Archive for July 30th, 2011

Saturday, July 30, 2011

Hong Kong Journalists Association criticizes alleged Wenzhou Coverage Restrictions

The Hong Kong Journalists Association has urged mainland authorities to stop interfering in media coverage of last week’s fatal high-speed train crash in Wenzhou. Association chairwoman Mak Yin-ting said some mainland journalists have told her of directives issued to them by the government, restricting their reports to the accounts given by the state-run Xinhua news agency. Several newspapers on the mainland were also forced to pull planned lead stories about the tragedy. Ms Mak said China’s curb on press freedoms is not acceptable.

RTHK News, July 30, 2011

The Hong Kong Journalists Association (HKJA) has criticized the central propaganda department for issuing restrictions on coverage of the Wenzhou rear-end railway accident, and demanded the withdrawal [of the restrictions].

Before, widespread internet news had said that the central propaganda department had issued the third restriction since the accident occured, obliging more than 100 publications of Saturday (July 30) to withdraw or rivise their coverage overnight.

[…]

The HKJA said that according to its understanding, the central propaganda department had decreed that media in all regions, including their subsidiaries’ publications and websites, should rapidly lower the temperature (迅速降温) of their coverage concerning the accident.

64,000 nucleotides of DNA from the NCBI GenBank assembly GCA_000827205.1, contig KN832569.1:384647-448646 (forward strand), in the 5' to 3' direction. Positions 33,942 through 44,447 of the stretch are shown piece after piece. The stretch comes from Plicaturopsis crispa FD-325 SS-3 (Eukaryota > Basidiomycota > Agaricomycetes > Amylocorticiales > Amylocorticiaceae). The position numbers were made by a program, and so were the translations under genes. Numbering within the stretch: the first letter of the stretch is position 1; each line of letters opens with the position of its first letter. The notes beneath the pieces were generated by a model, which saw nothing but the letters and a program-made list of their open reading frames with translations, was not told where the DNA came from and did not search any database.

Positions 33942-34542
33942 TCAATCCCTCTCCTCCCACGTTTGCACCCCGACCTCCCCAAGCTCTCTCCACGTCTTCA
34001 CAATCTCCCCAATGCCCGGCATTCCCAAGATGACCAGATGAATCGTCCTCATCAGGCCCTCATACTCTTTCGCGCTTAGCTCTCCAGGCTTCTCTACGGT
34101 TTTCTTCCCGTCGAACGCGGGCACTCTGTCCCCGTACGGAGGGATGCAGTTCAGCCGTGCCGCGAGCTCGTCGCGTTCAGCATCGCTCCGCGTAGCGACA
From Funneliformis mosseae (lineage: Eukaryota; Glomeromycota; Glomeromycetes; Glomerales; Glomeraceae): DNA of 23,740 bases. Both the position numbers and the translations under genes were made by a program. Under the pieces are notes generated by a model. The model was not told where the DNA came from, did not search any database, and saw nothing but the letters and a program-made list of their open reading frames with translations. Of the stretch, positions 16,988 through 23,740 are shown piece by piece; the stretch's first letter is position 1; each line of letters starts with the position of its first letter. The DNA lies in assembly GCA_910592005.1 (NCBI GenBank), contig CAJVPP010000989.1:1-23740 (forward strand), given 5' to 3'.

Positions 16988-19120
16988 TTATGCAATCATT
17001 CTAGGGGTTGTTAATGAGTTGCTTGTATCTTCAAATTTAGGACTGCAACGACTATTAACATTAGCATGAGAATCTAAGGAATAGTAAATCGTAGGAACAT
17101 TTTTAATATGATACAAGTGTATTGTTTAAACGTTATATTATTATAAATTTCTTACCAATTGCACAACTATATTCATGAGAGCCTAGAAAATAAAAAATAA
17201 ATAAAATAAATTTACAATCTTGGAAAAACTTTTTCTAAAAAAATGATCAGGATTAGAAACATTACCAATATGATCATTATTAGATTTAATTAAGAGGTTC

BBC Chinese Website, July 30, 2011

Saturday, July 30, 2011

The Wenzhou Train Crash, Public Reactions, and Social Management

Doppelpod, a blog in German and Chinese, perceives a quantum leap in China’s public debate, triggered by the high-speed train accident near Wenzhou, and notes that this leap has gone mostly unnoticed by German media. Which is true – but then, even the train accident itself wasn’t big news here.

A comment by King Tubby seems to have shed a light of insight for me onto how the current internet openness is rated, and – I believe – overrated among foreigners who do  follow the events closely.

My reply to his comment:

Maybe I’m misinformed, but loss of fear is a very gradual process, and it can go back and forth. Also, some of the openness comes from the top. I’m aware of the cover-up directive, but such directives will come with every major (重大) accident or incident. (Let’s face it: this accident is only considered major for affecting a crown jewel of modernization, and is therefore a matter of trust and example).

When it comes to Wen and leaders of his kind, I’m not so sure that the current public supervision is really that unwelcome. Gorbachev’s answer to insurmountable bureaucratic problems was glasnost. That’s not on the cards even for Wen, I suppose, but while the references to the role of the Chinese internet are newsworthy, the emphasis is sometimes overblown. Way too early to think of this as a new dawn, or something like that.

I’m pretty sure the train crash has been rated a less-than-principal contradiction (非基本矛盾) by the politbureau. Hence the lightning bolts of public opinion. They are tolerated, and to some extent encouraged from the top.

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Related: Social Management »

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